Yes, I woulddavidbrainerd wrote:I wonder if you would say the same about the canonical Johanine material.iskander wrote:There is nothing of any value in the ' Gnostic' literature. The Gnostics hated the physical world of the living and preached extreme ascetic practice.rakovsky wrote:I see that there are a huge volume of gnostic writings from 100-150 AD.
What do you think the value would be in me studying them?
I can think that they may include some real stories about the apostles that didn't make it into the canonical gospels.
But I am skeptical of how much that would happen. It seems like much of the gnostic writings that differ from the mainstream church of the time are the result of the gnostics' own inventions and aren't something that the apostles taught that was lost by the mainstream church.
And then, supposing that some stories in the gnostic writings did come from the apostles themselves, it seems it would be hard to filter those legitimate stories out.
Marcion provides entertainment for imbeciles.
1st John 2:15-16 "Love not the world, neither the things that are in the world. If any man love the world, the love of the Father is not in him. For all that is in the world, the lust of the flesh, and the lust of the eyes, and the pride of life, is not of the Father, but is of the world."
Sounds like he "hated the physical world of the living".....
"For all that is in the world...is not of the Father, but is of the world"--Marcion, is that you?
Gnostic knowledge is what feeds the imagination of the spiritual people. It is an exuberant manner of thinking and it is also a primitive tool for making religion.
Perhaps you may find this post answers your question:
Gnosis is the common Greek noun for knowledge (in the nominative case γνῶσις f.). In Christian, Islamic, or Jewish mysticism, mystery religions and Gnosticism gnosis generally signifies a spiritual knowledge or "religion of knowledge", in the sense of mystical enlightenment or "insight".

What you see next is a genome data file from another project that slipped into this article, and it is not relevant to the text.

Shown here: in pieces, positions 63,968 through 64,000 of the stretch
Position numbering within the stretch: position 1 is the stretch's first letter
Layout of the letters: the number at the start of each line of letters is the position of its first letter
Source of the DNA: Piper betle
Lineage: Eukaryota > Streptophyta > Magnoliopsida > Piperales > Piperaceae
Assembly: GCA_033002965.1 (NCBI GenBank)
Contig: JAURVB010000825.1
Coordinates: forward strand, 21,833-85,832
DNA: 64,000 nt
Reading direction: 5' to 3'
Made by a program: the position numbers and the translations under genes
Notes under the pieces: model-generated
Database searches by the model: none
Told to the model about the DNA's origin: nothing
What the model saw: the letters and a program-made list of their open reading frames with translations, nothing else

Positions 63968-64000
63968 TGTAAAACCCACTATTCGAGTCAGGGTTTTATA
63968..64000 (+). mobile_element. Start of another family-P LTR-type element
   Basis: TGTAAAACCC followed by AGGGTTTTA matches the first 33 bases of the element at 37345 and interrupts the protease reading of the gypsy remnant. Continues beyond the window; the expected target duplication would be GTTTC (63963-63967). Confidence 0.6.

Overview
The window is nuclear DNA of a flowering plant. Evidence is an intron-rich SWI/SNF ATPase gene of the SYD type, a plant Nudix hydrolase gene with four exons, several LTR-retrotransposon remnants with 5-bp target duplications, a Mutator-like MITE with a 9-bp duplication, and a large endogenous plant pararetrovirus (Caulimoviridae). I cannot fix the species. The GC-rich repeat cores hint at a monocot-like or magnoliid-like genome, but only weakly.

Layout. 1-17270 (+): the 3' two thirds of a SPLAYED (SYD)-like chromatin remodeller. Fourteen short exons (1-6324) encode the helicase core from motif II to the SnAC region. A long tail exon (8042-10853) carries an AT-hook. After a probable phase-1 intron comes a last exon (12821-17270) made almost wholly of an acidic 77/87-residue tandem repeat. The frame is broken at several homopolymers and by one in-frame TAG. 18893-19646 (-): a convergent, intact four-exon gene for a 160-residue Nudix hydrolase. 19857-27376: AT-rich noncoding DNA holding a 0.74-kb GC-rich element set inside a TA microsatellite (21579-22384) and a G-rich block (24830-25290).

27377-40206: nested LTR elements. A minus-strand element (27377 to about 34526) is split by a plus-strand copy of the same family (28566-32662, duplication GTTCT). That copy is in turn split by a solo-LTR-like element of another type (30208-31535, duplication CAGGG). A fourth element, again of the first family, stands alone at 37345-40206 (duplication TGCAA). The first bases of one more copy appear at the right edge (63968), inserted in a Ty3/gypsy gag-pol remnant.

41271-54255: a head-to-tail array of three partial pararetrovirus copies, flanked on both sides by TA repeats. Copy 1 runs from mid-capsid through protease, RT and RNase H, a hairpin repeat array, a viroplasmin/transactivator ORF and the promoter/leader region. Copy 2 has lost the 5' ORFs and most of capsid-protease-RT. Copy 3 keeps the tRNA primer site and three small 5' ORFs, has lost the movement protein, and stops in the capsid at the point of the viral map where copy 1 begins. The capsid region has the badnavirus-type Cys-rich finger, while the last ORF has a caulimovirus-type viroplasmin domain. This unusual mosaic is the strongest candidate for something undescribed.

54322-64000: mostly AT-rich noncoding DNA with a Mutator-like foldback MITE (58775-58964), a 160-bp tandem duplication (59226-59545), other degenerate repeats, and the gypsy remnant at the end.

Every religion is a Gnostic product. The people writing about the gods, angels, hells, paradise., what souls do after the body dies etc are using a process to acquire knowledge that we now identify with Gnostics. It is an invention applied to religious literature in general.
Harnack equates allegorical interpretation with gnosis , and said that it was applied to the Hebrew Bible by the Jewish philosophical teachers.
Christianity's theologians were Gnostic from the beginning of the that religion, Harnack writes .
The Torah ,the Gospel of Mark, and the Gospel of Thomas are examples of Gnostic literature from different cultures and different times , but all of them sharing in the ability to acquire knowledge of the invisible.
This necessary allegorical interpretation, however, brought into the communities an intellectual philosophic element, γνώσις, In this γνώσις, which attached itself to the Old Testament.,
What a wealth of relations, hints, and intuitions seemed to disclose itself, as soon as the Old Testament was considered allegorically, and to what extent had the way been prepared here by the Jewish philosophic teachers!
“Nothing was what it seemed, but was only the symbol of something invisible.
From this point of view the position to be assigned to the Gnostics in the history of dogma, which has hitherto been always misunderstood, is obvious. They were, in short, the Theologians of the first century.305 They were the first to transform Christianity into a system of doctrines (dogmas).
History of Dogma - Volume I, by Adolf Harnack
Christian Classics Ethereal Library page 190
Gnostic authors as post Nicene dissidents
http://www.rationalskepticism.org/chris ... 09-20.html